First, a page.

As it developed, other tasks were folded into Carr's proposal at the direction of the crime-control office. These included technical assistance for people seeking grants.
Crime-control officials also suggested adding the lieutenant governor's name to the project title, sources familiar with the project said. Several documents refer to the project as the "Kathleen Kennedy Townsend Community Institute" for criminal justice and technical assistance and then finally the "Criminal Justice Institute Project."
In September 2001, the crime-control office gave the institute the official go-ahead, funding it for an initial $313,000 from state and federal grants.
Carr rented a $2,400-per-month suite of offices at the Maritime Institute in Linthicum. He outfitted the space with furniture, computers, fiber optic cables and telephones. He hired staff and began to plan classes.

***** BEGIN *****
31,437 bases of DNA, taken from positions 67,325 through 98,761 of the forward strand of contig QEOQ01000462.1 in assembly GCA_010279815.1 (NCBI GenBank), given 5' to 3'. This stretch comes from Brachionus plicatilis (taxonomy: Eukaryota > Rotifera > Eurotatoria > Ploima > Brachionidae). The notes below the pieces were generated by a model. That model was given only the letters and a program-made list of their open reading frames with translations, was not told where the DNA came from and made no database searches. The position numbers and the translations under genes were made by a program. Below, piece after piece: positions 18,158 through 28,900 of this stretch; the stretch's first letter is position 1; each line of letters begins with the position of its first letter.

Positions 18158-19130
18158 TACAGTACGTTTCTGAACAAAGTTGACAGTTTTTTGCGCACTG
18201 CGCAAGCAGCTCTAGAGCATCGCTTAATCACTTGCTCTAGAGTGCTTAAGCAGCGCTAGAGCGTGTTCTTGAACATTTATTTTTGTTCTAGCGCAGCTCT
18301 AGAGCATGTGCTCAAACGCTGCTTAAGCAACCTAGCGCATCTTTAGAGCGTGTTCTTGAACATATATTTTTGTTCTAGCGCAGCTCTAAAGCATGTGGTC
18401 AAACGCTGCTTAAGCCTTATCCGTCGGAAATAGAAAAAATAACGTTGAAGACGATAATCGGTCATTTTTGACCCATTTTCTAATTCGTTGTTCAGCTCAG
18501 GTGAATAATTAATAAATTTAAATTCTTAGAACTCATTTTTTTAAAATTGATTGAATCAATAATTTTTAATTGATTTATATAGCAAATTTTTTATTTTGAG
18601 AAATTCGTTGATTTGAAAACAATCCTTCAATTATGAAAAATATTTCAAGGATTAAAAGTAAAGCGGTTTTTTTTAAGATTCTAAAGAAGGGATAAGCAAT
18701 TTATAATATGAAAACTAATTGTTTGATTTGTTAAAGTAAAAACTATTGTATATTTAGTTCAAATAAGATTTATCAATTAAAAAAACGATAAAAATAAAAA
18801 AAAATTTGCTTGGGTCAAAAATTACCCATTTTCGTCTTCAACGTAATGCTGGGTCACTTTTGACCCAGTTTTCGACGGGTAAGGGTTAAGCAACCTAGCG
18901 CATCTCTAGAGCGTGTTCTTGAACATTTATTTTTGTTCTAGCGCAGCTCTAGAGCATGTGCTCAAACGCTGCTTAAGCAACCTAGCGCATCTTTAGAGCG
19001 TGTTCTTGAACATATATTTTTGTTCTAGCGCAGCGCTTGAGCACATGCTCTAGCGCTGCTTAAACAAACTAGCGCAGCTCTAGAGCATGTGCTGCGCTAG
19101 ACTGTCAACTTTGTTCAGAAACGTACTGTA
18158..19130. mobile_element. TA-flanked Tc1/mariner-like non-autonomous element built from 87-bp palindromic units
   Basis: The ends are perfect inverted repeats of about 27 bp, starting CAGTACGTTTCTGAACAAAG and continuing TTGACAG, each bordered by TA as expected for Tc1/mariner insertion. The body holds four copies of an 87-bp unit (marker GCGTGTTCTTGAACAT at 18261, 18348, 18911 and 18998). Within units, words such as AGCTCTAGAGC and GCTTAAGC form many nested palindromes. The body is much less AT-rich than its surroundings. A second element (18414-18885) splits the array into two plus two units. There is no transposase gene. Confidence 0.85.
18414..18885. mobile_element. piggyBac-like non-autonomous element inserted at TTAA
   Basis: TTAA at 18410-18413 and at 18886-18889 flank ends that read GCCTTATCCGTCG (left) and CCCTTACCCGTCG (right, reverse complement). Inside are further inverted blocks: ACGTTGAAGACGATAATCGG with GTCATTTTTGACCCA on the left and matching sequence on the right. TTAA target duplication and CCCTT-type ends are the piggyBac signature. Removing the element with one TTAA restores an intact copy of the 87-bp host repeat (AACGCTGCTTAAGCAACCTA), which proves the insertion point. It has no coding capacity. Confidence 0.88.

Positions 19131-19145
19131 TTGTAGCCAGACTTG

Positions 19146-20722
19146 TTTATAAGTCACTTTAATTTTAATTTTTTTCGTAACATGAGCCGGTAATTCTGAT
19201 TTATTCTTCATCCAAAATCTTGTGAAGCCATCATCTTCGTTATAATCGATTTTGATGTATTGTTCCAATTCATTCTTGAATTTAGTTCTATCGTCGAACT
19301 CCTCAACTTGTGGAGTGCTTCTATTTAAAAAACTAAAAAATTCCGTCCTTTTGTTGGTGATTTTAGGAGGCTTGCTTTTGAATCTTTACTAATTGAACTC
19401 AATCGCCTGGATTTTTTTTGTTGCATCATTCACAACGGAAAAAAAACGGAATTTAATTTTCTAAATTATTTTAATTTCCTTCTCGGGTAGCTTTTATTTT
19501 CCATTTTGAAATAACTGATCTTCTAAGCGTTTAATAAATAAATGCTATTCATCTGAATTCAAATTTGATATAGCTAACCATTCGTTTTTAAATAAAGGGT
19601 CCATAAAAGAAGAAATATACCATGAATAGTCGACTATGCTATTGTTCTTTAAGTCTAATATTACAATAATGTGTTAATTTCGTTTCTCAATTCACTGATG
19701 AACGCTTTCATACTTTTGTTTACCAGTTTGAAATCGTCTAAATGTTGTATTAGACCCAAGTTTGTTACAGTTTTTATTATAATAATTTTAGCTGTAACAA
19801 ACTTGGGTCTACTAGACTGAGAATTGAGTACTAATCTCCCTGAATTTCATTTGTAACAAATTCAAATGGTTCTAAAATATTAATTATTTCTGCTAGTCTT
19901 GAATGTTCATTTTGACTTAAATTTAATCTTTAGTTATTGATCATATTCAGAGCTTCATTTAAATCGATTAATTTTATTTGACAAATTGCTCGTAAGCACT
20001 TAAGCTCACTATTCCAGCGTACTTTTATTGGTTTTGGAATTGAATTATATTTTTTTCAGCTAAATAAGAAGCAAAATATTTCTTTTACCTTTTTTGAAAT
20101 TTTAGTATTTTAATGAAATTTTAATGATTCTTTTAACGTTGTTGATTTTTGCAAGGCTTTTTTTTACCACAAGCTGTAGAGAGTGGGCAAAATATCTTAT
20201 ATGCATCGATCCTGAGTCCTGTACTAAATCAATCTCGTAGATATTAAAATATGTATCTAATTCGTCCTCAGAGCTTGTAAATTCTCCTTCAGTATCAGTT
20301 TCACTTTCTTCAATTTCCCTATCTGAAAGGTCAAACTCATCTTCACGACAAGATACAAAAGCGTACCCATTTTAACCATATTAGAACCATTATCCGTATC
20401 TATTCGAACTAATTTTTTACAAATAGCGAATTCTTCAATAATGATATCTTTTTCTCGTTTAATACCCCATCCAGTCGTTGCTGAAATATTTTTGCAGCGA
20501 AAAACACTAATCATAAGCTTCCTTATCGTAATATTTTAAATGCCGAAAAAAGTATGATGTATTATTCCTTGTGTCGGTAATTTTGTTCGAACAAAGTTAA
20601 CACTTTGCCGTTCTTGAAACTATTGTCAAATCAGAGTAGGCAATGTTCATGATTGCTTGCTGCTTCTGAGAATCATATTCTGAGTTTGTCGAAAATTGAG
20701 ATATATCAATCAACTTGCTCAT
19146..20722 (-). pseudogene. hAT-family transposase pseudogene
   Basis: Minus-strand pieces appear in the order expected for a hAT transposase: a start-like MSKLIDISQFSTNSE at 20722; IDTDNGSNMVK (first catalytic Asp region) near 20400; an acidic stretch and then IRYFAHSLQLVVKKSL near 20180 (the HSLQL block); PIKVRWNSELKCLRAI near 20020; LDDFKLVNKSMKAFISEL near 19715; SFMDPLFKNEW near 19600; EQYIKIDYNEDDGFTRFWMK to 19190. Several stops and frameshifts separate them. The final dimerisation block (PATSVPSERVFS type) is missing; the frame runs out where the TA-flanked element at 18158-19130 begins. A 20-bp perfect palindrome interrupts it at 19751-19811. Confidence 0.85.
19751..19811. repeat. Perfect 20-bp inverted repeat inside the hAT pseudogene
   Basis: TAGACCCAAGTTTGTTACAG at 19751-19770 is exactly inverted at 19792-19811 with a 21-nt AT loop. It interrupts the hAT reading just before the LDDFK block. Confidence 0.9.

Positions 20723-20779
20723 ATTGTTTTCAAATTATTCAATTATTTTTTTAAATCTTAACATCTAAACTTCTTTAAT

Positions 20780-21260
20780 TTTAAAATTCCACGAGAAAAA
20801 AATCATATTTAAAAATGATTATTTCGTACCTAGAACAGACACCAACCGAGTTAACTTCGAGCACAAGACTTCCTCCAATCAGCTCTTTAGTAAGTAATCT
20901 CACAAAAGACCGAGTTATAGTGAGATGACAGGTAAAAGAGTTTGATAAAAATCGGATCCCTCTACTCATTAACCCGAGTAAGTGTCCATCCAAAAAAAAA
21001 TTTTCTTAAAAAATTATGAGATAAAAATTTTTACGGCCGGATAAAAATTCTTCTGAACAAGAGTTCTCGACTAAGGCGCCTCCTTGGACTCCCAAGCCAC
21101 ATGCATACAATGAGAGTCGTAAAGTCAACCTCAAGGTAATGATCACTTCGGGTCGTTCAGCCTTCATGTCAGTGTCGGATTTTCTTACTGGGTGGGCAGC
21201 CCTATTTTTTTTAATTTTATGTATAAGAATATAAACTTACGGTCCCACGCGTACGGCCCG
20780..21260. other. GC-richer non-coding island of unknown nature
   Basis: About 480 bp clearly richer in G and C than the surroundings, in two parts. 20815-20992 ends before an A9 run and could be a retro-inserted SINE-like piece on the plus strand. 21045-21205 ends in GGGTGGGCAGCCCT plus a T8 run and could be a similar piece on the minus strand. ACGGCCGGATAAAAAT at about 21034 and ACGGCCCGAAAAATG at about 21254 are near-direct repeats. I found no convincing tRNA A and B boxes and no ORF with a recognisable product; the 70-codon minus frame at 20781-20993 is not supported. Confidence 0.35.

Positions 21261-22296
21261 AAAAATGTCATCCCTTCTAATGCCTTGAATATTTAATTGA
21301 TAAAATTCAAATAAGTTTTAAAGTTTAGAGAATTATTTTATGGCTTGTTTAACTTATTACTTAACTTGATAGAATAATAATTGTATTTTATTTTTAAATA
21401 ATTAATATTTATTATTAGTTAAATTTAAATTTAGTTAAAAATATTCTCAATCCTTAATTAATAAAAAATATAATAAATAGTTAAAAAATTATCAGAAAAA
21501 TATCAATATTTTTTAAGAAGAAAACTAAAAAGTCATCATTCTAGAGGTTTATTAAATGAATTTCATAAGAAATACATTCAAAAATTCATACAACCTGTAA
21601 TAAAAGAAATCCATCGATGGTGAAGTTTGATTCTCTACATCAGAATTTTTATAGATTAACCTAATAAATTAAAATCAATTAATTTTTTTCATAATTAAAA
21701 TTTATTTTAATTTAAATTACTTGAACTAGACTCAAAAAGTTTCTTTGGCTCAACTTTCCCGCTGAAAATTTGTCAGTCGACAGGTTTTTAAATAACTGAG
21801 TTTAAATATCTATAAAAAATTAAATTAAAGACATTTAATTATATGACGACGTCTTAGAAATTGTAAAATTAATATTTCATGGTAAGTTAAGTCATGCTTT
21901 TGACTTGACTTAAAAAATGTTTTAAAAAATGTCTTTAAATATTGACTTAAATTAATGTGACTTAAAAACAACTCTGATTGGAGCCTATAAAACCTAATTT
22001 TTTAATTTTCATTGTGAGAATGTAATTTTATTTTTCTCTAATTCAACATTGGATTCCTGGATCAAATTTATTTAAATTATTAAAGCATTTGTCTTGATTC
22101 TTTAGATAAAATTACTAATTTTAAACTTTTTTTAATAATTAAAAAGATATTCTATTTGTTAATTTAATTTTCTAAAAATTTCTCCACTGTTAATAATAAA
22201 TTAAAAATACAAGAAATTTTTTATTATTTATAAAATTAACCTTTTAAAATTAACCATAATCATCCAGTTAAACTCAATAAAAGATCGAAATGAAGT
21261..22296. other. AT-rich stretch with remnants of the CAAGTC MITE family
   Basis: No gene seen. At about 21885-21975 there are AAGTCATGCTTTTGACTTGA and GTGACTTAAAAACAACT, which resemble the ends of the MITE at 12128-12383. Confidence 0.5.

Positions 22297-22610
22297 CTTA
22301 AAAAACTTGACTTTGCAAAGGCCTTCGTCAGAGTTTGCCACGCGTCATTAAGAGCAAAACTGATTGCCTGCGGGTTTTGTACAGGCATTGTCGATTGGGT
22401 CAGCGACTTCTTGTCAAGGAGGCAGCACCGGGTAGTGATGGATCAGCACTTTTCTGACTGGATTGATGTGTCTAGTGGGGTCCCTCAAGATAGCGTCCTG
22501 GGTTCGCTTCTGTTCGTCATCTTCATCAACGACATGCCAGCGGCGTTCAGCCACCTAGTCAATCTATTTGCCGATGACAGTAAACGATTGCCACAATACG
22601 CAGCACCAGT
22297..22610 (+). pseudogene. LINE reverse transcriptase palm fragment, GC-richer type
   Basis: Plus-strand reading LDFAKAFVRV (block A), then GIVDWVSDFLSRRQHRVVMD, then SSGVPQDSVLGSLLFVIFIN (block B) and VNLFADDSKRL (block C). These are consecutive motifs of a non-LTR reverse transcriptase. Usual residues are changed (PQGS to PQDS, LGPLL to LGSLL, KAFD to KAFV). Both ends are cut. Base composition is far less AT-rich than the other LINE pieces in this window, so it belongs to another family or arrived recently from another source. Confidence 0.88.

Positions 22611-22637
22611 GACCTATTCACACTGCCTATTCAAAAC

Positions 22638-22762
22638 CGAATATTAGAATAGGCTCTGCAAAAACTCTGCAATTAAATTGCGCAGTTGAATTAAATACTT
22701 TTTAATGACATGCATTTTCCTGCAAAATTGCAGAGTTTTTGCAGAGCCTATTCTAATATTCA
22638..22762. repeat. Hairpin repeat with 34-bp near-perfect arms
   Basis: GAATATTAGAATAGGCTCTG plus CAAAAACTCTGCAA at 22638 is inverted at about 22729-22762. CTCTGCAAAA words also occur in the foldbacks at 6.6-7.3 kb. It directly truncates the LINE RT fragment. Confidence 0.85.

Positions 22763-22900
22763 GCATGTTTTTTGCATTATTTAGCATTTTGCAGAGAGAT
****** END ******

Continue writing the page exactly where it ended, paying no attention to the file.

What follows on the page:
Official word to shut it down came in December, Carr said, when the crime-control office's deputy director, Sonya T. Proctor, told him funds were no longer available. "And they indicated that they were looking into doing these things themselves," Carr said.
"No explanation, direction or any other communication was received," a grant progress report notes. And the institute has been "brought to a standstill." In January, institute staff vacated the Linthicum offices, but the space sat empty through May when the lease was canceled, records show.